Many of us quite literally walk through life without having to think about the world from a disabled person’s point of view. It is a privilege we don’t need to think about until we happen upon a person with a disability, or perhaps a handicapped parking space that we can’t park in. Most of the time, though, we are able to live without considering what the world would look like if our body didn’t function in the precise way that we expect a body to function.
In fact, when you think about it, the notion that we expect each person’s body to function the same way seems a bit silly. Bodies come in all shapes and sizes, with different strengths and weaknesses. Yet we have constructed a dichotomous world, not between those who can and those who cannot – disability does not mean that a person can’t function – but between those who can and those who have to overcome the structure of society.
If you think about it, our entire world is constructed for a person with a particular ability level, and anyone who doesn’t have that particular ability must work a little harder. For example, we have created a world in which most ceilings are well over 6 feet high. But if instead we made ceilings 5 and a half feet tall, anyone 5’6” or higher would be considered disabled because they couldn’t walk in our world without having to stoop. In this way, we socially construct the idea of disability based on our idea of the perfectly-abled body and the world we have built to accommodate it. In the same way that we accommodate people of a certain height, we also choose to use stairs instead of ramps or elevators as our main means of ascension, accommodating only those of us who can use stairs. But how can we assume that everyone should be able to use their bodies in the same way when we know how different bodies can be from one another.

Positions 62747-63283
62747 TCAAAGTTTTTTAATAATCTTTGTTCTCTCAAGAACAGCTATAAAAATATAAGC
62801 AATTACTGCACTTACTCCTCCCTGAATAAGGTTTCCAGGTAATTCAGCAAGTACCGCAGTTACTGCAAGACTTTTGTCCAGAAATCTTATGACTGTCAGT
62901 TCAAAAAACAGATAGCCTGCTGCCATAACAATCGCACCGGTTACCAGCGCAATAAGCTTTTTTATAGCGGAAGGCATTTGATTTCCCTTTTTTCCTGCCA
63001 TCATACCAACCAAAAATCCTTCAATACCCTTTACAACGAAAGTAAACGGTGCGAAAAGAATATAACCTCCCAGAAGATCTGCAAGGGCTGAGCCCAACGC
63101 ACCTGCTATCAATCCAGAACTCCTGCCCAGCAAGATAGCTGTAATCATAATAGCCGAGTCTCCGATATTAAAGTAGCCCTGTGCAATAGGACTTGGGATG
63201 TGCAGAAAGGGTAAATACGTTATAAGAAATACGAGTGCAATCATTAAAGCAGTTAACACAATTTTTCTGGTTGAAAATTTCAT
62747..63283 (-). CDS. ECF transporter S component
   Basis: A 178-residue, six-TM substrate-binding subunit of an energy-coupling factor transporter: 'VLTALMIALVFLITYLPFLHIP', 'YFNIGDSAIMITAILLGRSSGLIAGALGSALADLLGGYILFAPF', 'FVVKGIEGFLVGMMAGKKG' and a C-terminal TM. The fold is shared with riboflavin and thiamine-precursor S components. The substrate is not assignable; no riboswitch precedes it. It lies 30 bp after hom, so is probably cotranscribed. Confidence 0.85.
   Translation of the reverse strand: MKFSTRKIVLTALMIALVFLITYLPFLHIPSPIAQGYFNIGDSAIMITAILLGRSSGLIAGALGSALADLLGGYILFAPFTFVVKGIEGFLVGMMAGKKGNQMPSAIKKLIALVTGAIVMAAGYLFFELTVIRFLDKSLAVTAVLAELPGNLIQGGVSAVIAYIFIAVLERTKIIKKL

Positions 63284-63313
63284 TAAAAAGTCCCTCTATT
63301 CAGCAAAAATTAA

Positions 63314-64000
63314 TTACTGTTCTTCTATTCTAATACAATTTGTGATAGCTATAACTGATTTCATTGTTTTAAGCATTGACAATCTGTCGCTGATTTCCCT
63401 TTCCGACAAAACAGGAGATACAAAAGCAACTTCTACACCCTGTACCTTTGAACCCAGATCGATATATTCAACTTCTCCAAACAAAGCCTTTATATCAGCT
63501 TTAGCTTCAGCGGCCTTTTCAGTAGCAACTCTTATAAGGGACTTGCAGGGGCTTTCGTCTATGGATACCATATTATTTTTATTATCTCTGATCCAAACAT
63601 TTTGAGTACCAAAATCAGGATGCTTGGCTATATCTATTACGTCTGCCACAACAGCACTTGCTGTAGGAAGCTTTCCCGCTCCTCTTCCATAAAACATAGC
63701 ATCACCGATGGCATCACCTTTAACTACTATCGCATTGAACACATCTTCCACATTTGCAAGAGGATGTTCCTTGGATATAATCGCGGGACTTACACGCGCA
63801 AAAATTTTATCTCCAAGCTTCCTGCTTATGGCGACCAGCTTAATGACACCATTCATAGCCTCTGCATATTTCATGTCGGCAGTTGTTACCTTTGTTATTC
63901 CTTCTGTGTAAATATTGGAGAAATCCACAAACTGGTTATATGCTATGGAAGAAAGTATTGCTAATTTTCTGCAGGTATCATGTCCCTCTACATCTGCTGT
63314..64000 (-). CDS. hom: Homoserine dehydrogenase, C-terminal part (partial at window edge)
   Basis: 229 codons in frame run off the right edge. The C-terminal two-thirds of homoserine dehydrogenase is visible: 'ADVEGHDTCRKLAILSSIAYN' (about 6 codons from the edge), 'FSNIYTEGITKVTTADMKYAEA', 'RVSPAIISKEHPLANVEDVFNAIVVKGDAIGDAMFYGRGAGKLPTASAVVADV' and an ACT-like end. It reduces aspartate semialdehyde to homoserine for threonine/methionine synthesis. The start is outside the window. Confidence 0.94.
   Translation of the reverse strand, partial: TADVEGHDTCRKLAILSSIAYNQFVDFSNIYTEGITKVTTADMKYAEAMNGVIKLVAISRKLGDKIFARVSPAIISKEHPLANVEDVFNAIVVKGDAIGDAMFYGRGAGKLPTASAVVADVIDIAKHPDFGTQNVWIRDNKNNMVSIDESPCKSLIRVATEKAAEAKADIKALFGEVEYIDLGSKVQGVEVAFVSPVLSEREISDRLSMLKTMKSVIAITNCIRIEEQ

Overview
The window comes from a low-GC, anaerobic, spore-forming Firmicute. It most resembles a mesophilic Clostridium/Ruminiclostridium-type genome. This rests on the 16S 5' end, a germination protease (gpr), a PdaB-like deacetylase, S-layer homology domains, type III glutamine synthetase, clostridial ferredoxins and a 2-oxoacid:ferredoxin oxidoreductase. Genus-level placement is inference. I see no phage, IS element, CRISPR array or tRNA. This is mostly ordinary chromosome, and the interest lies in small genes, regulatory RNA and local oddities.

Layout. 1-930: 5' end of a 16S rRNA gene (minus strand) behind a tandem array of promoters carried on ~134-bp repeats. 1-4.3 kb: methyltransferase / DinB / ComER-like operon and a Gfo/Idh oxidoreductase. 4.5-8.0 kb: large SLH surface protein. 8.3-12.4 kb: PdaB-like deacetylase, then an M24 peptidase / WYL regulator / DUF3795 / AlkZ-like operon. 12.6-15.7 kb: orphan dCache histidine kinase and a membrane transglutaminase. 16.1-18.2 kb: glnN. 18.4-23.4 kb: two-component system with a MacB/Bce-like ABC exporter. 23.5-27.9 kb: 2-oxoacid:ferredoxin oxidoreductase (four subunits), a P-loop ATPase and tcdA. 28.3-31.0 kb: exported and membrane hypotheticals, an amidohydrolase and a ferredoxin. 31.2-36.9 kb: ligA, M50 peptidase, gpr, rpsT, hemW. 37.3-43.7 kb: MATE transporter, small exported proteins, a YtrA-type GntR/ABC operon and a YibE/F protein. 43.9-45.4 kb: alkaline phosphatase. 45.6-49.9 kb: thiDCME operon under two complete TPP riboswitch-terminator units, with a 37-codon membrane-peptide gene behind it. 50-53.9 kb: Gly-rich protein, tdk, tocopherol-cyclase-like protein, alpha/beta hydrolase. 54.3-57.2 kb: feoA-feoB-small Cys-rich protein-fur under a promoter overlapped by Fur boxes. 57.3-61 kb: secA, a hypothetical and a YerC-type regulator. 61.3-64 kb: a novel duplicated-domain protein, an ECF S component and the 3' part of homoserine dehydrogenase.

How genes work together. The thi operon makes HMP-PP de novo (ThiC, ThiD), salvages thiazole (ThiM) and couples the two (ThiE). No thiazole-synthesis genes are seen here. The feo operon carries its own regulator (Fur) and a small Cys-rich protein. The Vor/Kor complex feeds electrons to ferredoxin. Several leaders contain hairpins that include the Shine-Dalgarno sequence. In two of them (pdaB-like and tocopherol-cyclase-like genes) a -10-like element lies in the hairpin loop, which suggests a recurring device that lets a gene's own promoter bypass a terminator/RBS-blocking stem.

For that matter, is calling a person “disabled” really even fair? Firstly, it makes the person’s ability status their defining feature, instead of for instance using the term “person with a disability,” which first and foremost acknowledges the personhood of the individual. And what about the word “disability”? Is it fair to assume that a person whose body works differently is inherently “unable,” instead of just differently-abled? Of course, just as is the case for any group of people, it is impossible to find one answer that all people of different ability levels will agree upon. However, that doesn’t preclude the need to have a conversation about it.
Having conversations about the words we use and the way we use them is perhaps the first step in understanding the way we as a society think about and treat each other. But how can we find the answers if we ignore the discussion? From the time we are little, we are encouraged not to look at or ask questions about people with disabilities out of fear of being rude. How does that translate to our adult ability to talk to, with, and about those of us who navigate our carefully constructed world with a little more difficulty? And how do we begin the discussion when we are so afraid of insulting the community that we are trying to better understand?